In a study conducted by the National Institutes of Health, researchers organized nine groups of roughly 50 people. Each group received one of the three authorized vaccines, followed by a booster. In three groups, volunteers received the same vaccine for a boost. In the other six, they switched to a different one.

Read more about the study here.

San Francisco hasn’t approved any vaccine waiver for workers

About 800 San Francisco city workers have asked for medical or religions exemptions to avoid a looming deadline for them to get vaccinated or lose their jobs, but so far the city has not approved a single request, a human resources official said Wednesday.

About 1,900, or 5.5% of the city’s 35,000-employee workforce, have not complied with the mandate to be fully vaccinated against COVID-19 by Nov. 1, said Mawuli Tugbenyoh, chief of policy at San Francisco’s Department of Human Resources.

Police officers, firefighters and other employees who work in high-risk settings were expected to be vaccinated by Wednesday. However, among that group 260 police, fire and sheriff’s employees sought religious or medical waivers, he said.

Even if waivers are accepted, unvaccinated employees could still be reassigned to another role, put on leave, asked to work from home or let go from their jobs if they continue to refuse the shot, the human resources department said.

About 120 police officers face termination because they didn’t meet Wednesday’s deadline, said Tom Saggau, a spokesman for the San Francisco Police Officers’ Association.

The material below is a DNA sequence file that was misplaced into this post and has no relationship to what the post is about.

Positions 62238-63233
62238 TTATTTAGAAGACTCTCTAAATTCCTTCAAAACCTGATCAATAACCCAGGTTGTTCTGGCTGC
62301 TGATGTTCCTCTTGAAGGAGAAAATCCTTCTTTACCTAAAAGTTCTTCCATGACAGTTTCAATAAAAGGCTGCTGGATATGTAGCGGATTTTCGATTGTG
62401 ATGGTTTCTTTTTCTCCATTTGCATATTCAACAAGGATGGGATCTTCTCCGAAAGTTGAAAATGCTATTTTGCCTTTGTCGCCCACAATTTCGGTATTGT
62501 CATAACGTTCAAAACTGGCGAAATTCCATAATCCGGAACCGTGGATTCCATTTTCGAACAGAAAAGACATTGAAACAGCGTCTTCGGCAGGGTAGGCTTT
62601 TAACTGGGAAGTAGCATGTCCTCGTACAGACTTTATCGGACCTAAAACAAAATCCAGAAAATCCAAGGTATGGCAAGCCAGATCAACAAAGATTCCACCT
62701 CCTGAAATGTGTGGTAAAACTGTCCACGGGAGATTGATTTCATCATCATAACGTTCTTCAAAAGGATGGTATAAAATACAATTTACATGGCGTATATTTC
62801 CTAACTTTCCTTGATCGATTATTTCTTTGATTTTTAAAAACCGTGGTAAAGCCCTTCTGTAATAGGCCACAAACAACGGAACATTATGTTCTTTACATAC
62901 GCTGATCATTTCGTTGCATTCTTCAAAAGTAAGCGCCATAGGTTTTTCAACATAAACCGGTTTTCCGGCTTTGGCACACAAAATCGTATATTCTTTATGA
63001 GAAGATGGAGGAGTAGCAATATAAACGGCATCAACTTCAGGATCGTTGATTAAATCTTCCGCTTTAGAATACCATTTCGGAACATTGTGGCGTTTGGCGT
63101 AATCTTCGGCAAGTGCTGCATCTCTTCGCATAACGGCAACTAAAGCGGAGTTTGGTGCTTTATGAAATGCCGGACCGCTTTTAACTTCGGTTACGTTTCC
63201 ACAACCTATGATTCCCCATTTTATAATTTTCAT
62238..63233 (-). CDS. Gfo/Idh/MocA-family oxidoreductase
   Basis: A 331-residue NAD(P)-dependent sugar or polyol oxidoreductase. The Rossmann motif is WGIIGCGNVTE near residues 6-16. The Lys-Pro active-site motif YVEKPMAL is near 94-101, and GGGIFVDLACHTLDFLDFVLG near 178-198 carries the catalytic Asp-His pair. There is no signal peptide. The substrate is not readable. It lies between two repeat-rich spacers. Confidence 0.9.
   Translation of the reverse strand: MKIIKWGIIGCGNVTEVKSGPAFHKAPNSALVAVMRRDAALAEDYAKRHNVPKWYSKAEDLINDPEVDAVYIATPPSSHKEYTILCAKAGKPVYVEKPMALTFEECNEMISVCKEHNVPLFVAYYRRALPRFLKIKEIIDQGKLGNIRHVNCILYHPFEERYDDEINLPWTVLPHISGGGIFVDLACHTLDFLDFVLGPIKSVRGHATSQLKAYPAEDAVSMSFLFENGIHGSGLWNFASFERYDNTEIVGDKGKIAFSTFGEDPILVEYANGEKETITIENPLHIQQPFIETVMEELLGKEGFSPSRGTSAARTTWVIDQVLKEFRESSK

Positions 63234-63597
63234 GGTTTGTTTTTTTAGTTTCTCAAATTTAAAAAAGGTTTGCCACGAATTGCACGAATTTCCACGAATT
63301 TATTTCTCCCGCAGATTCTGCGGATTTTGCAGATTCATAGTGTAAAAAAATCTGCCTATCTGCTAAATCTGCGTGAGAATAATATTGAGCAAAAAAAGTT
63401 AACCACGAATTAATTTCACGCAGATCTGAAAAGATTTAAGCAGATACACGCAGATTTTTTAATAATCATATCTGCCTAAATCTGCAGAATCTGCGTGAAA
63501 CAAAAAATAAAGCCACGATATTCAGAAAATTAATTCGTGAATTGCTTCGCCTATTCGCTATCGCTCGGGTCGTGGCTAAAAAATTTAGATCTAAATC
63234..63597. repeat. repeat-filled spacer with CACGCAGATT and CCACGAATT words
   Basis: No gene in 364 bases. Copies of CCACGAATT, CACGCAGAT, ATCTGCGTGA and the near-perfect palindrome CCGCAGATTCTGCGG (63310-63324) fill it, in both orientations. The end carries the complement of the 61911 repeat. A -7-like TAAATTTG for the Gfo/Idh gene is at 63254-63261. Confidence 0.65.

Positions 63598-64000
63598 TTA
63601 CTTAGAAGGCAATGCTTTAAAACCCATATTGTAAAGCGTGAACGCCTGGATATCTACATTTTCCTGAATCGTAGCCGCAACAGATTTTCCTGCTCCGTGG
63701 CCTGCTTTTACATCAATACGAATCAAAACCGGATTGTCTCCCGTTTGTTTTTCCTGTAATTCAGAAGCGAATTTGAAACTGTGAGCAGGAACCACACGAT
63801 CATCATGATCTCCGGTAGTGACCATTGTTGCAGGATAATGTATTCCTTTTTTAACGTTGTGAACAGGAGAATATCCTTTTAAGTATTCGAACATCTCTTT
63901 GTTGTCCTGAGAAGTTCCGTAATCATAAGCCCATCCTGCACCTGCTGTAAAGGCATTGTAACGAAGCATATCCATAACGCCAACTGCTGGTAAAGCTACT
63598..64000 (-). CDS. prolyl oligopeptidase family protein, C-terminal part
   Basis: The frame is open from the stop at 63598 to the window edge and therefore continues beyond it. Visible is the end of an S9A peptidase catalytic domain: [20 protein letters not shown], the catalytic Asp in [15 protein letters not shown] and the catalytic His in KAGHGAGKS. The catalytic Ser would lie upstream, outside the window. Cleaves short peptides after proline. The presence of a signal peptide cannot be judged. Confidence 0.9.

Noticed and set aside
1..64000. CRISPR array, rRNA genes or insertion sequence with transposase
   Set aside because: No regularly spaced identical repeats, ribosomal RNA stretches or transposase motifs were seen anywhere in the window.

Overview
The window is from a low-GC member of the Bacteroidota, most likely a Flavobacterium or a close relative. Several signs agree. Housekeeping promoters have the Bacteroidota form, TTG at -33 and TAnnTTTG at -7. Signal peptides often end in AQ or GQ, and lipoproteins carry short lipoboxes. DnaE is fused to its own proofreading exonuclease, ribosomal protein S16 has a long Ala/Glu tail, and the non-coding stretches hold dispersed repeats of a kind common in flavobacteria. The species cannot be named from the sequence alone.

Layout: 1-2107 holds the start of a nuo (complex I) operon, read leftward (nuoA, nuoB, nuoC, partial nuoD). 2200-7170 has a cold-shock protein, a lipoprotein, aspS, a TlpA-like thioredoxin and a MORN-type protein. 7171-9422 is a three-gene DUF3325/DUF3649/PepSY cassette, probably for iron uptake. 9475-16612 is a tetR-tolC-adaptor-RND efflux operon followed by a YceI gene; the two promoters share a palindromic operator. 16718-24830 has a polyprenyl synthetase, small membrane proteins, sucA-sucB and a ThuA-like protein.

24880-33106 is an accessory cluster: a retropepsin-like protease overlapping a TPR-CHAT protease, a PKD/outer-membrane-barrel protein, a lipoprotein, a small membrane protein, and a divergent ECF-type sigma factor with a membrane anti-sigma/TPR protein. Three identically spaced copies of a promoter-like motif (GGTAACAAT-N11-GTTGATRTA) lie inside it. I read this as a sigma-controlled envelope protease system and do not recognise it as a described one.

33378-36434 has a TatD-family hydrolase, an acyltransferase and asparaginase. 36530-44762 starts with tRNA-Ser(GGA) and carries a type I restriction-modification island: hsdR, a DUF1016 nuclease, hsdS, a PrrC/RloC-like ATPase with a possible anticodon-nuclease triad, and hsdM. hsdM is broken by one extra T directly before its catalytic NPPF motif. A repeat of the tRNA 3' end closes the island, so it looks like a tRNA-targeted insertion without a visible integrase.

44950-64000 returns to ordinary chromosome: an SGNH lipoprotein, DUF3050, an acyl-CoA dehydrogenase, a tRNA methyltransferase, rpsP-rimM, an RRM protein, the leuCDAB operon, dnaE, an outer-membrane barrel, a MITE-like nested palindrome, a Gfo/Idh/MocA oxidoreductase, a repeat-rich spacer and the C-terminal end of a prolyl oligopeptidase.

Read the story here.

—The Associated Press

Film TV workers union says strike to start next week

A woman walks past a poster advocating union solidarity in front of a Costume Designers Guild office building, Monday, Oct. 4, 2021, in Burbank, Calif. The International Alliance of Theatrical Stage Employees (IATSE) overwhelmingly voted to authorize a strike for the first time in its 128-year history.  (AP Photo/Chris Pizzello)

The union representing film and television crews says its 60,000 members will begin a nationwide strike on Monday if it does not reach a deal that satisfies demands for fair and safe working conditions.

A strike would bring a halt to filming on a broad swath of film and television productions and extend well beyond Hollywood, affecting productions in Georgia, New Mexico and other North American shoots.